Saturday, June 30, 2007

A Wedding Sermon

A few weeks ago I got the opportunity to perform the wedding ceremony for my dear friend from high school, Ann. I found this sermon on-line & had to use it. I also preached a modified version the following Sunday morning. Both were a success. Feel free to borrow...

Well. Here you are, Eric and Ann, all dressed in your wedding finery. You are a very attractive couple on this most significant day of your lives, a couple I like very much -- each of you separately, and as a couple. Behind my affection for you is my respect: you’ve done a lot of work to prepare yourselves for this wedding day. And here we are. Your friends & family. Your wedding party. Yourselves – all dressed up in a nice suit & in a beautiful wedding dress. It took a little longer than normal to get dressed up for this special moment…

But when you take off your wedding clothes, what are you going to put on?

What are you guys thinking about? Get your minds out of the gutter!

For the last several months, your thoughts have been consumed with preparing for this day. But, you know, a marriage is more than just the wedding day. And Paul, in Colossians 3, has some suggestions for a marriage wardrobe. And he introduces them by saying “clothe yourselves” with these virtues. These aren't just simple actions that you do once & then toss away. Clothe yourselves with these qualities, Paul says.

So how does one dress for success in a marriage? What are you going to wear to keep your marriage warm in the face of a cold, harsh world?

First, put on Compassion. Literally, compassion means "a heart of pity." Compassion is an inner attitude you each have toward the other — a fullness of tender caring for and about the other’s vulnerabilities and strengths which will overflow into how you treat each other, in public & in private.

On top of compassion, put on Kindness. Now there’s an article of clothing that gets to be in short supply in a marriage sometimes! When you are clothed with kindness you will be seeking the other’s good as you deal with each others’ weaknesses and sore spots.

Then there’s another item of clothing that does a marriage good: Humility. If ever there is an arena where pride and the need to be right and the struggle for power occur, it’s in a marriage. Lack of humility leads to every kind of struggle. Humility recognizes the other’s equal status, recognizing that each has needs, plans, hopes, & values which are just as important as your own.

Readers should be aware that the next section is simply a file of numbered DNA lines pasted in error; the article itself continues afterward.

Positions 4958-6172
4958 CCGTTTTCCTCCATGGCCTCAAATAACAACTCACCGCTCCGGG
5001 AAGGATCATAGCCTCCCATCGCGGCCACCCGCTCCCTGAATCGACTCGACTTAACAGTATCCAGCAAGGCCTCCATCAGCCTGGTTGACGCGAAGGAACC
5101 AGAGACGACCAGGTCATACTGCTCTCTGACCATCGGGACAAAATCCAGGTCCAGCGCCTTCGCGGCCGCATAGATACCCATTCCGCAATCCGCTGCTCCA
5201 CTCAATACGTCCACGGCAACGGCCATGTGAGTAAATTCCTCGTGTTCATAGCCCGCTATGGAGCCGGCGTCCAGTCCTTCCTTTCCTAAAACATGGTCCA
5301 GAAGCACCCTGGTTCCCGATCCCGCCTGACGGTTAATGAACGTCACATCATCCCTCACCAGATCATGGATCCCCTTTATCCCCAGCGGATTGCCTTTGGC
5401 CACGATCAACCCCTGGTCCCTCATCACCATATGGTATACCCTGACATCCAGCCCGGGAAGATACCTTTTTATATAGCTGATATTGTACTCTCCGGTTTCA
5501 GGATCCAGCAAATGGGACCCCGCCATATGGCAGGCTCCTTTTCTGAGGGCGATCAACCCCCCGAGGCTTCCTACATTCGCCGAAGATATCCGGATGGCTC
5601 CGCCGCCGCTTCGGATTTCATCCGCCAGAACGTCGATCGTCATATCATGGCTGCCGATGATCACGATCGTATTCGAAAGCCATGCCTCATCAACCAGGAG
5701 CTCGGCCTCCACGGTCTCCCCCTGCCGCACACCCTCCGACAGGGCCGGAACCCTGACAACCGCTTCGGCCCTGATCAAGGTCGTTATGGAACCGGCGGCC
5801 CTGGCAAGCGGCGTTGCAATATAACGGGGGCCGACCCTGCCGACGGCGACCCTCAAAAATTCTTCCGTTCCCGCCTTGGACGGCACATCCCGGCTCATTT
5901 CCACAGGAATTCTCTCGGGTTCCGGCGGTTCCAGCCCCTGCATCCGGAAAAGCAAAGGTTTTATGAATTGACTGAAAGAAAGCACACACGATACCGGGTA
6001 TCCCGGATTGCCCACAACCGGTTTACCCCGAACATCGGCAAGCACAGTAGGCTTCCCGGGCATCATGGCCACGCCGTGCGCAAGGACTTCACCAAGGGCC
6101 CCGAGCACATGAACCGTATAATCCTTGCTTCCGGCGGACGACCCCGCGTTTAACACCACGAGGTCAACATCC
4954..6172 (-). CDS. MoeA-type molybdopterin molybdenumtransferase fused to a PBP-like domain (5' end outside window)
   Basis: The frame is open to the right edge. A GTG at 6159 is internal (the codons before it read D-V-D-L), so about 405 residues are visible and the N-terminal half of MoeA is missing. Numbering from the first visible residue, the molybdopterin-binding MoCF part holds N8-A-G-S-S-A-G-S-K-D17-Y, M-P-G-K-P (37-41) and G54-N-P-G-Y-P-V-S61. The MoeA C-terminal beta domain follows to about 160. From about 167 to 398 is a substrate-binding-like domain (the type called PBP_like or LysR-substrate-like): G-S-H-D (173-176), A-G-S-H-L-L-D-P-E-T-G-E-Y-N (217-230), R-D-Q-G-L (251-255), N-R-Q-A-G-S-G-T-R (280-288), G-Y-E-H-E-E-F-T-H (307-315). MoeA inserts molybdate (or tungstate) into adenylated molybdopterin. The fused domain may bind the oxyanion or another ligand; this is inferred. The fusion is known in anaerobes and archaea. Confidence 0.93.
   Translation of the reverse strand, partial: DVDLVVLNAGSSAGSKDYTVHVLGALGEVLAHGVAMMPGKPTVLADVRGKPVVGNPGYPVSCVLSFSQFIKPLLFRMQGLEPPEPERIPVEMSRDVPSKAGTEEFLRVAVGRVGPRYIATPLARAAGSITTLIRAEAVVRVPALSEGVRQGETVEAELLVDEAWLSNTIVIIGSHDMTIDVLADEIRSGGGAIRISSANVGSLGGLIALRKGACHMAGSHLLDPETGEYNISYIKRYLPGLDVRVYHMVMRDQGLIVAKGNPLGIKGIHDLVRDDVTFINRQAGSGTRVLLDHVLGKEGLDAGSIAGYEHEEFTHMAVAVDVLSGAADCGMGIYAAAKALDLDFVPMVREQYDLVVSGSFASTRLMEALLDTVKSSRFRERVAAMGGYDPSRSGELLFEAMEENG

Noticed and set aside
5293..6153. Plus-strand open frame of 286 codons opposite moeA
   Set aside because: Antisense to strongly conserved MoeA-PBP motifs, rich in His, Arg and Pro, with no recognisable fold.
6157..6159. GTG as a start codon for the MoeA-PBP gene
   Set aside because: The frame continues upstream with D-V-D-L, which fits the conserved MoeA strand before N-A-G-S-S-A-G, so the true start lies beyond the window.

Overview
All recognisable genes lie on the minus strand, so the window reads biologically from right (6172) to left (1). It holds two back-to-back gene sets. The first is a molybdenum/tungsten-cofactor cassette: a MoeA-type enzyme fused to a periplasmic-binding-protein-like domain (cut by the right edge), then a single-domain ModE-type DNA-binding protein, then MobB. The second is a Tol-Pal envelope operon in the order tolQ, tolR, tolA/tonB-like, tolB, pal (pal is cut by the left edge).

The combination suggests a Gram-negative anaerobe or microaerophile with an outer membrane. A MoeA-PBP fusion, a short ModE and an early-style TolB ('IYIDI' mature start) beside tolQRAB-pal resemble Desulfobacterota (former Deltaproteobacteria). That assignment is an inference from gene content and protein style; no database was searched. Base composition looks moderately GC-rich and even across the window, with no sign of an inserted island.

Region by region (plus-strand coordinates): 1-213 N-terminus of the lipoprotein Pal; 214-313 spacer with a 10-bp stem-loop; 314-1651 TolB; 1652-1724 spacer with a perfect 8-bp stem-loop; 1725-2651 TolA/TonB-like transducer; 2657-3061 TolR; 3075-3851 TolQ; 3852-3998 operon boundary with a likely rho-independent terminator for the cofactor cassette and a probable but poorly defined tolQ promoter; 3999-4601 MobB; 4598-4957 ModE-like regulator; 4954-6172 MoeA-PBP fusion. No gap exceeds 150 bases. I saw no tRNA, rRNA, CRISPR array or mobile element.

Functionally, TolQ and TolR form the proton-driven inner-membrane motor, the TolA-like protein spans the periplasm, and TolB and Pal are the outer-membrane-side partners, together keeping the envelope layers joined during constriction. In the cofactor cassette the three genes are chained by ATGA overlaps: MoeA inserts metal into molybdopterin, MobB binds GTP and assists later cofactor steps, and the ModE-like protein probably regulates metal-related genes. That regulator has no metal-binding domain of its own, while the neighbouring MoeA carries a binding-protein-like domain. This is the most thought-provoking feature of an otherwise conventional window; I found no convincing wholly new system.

Gentleness is another worthy garment for a marriage. Gentleness is the garment of the self-controlled person. Badgering, Nagging, Berating, Harassing, Heckling, Hounding, Complaining, and even a lot of teasing –- these are not gentleness. When gentleness is absent, your partner has to put on the helmet of wariness & the breastplate of fearfulness just to survive. And how can you be intimate with someone in armor? When you put on gentleness, the other can take off the self-defensive armor. And when that happens, trust can thrive & intimacy can reside. Every marriage could use several garments of gentleness...

Now, here’s an absolutely necessary article of clothing for a marriage: Patience. Each of you has lived long enough to realize that you can’t expect perfection from each other. Each of you will discover, if you haven’t already, that the other has the capacity to drive you crazy! It doesn’t matter what the issue is: marriage takes patience.

Another essential garment for a marriage is a spirit of Forbearance and Forgiveness. There’s a lot that needs to be endured in a marriage, a lot that requires forbearance. It is a spirit of forgiveness that makes difficult things endurable, maybe even erases them. Nowhere more than in marriage will you have to say, "I’m sorry." Don’t say it to get out of a tight spot. Say it because you know that in no other relationship is the other so vulnerable, so easily hurt. And when the other has asked forgiveness, grant it.

If compassion is marriage’s inner, garment, and if kindness, humility, gentleness, patience, forbearance and forgiveness are its active-wear shirts and pants and skirts and socks, then love is the overcoat. "On top of all these things," Paul says, "put on love." Love keeps a marriage warm.

Love is not merely an emotion. Love as an emotion can wear thin and threadbare when feelings ebb. Love, as the overcoat that keeps a marriage warm, is made up of two things, both of which must be there for marriage to endure: commitment and caring. It’s the solid ground on which your marriage rests. "No matter what, I will be there for you. No matter what others may think - they may forget you, lose confidence in you, or turn their backs upon you - but I will not.” That’s the commitment you make with your vows. But what good is commitment without caring? Caring says, "You’re more than just another obligation in my life. You are precious to me. I value you above all others."

These clothes Paul invites us to put on are not made of natural fibers. They are woven of spiritual stuff. Try as you might in your own power to create them, you need God to create them. For instance, human nature says, "I’ll do my fair share but no more." Or, "She deserved it." Or, "It’s his turn to give in." Compassion, humility, kindness, gentleness, forgiveness, love -- these don’t come naturally. They are gifts God gives us when we turn to Him.

It is a cold world out there. A world so biter & harsh that wants to steal the warmth of your love away. But do as Paul says:

"Therefore, as God's chosen ones, holy and dearly loved, clothe yourselves with compassion, kindness, humility, gentleness and patience. Bear with each other and forgive whatever grievances you may have against one another. Forgive as the Lord forgave you. And over all these virtues put on love, which binds everything together in perfect harmony."